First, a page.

Study Title
    Trust and Distrust in Online Fact-Checking Services
    Study Publication Date
    Study Authors
    Petter Bae Brandtzaeg, Asbjørn Følstad
    Journal
    Communications of the ACM
    Peer Reviewed
    Yes
  • Social media comments are just as effective at correcting health misinformation as algorithms

    This study measures the extent to which algorithms and comments on Facebook that link to fact checks can effectively correct users' misconceptions about health news. Researchers tested this by exposing 613 survey participants to simulated news feeds with three condition. Participants were shown misinformation about the Zika virus and different corrective news stories either surfaced by algorithm or posted by another Facebook user. The experimental results found that algorithmic and social distribution of fact checks were equally effective in limiting participants' misperceptions — even for people who are more inclined to believe conspiracy theories. Researchers conclude that this is likely because breaking health news events often deal with new phenomena, which allows for great receptivity to comments and the possibility of opinion change among news consumers early on.

    Study Title
    See Something, Say Something: Correction of Global Health Misinformation on Social Media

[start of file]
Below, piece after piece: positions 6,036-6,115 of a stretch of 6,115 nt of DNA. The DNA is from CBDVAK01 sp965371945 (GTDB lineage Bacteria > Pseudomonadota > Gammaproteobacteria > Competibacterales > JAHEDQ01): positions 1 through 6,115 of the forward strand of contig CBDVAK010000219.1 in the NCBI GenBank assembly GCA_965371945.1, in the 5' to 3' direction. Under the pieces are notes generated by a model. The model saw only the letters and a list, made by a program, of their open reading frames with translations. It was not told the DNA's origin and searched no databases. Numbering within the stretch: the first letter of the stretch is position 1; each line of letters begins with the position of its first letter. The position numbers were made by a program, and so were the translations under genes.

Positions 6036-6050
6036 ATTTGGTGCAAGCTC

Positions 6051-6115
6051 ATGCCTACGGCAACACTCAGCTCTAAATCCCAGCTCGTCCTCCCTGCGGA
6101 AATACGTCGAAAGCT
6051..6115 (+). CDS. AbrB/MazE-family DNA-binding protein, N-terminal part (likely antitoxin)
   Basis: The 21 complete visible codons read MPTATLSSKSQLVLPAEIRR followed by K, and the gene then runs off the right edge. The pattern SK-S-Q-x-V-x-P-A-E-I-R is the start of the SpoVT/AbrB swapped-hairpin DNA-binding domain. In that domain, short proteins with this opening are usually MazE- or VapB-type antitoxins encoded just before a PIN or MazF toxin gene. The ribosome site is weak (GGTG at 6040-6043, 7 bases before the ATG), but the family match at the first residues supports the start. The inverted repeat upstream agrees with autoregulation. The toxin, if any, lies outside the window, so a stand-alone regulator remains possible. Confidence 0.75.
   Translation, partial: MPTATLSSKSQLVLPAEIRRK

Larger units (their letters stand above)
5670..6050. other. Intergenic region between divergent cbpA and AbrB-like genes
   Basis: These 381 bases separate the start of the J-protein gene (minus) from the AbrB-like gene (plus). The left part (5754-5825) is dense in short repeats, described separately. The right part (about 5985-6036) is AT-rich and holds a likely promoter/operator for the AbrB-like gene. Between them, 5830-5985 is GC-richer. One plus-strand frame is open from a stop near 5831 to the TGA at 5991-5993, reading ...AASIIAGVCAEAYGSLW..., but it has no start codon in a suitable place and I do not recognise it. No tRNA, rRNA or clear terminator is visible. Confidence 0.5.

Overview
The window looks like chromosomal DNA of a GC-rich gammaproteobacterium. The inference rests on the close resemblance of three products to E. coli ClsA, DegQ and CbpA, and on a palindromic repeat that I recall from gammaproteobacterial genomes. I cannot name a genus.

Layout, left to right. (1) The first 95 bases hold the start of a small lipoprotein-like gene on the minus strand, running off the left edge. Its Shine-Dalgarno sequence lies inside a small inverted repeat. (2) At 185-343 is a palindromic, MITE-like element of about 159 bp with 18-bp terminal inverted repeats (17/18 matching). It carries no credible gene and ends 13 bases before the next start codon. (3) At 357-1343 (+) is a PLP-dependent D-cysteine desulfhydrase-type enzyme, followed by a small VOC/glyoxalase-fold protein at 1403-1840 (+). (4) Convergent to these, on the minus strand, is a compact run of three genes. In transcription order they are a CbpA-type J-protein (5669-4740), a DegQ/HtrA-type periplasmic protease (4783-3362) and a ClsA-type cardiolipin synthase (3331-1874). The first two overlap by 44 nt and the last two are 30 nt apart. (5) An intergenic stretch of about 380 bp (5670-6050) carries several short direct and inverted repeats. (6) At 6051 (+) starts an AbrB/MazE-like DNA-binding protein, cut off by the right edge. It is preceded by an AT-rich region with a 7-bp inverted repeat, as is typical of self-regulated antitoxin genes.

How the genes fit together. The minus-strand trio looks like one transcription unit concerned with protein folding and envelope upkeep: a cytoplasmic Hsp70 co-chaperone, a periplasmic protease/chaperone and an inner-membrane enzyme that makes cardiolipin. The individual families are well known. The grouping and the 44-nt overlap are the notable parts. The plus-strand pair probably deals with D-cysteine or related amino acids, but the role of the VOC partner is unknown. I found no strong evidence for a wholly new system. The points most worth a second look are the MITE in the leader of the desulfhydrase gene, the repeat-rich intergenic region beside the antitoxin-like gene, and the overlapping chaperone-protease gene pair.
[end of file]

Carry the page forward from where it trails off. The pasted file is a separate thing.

Study Publication Date
    Study Authors
    Leticia Bode, Emily K. Vraga
    Journal
    Health Communication
    Peer Reviewed
    Yes
  • People are less likely to fact-check when they're around other people

    This study of eight experiments aims to measure how social presence affects the way that people verify information online. It found that, when people think they're being judged by a large group of people online, they're less likely to fact-check claims than when they're alone. Inducing vigilance correlated with an increase in fact-checking among respondents, which could imply that, when they're in a group of people, social media users tend to let their guards down. That finding held across a variety of different conditions, including statements that were politically charged and neutral, simulated forums and social media, as well as small vs. large group sizes.

    Study Title
    Perceived social presence reduces fact-checking
    Study Publication Date
    Study Authors
    Youjung Juna, Rachel Menga, Gita Venkataramani Johar
    Journal
    Proceedings of the National Academy of Sciences
    Peer Reviewed
    Yes
  • On social media, users believe corrections if they include sources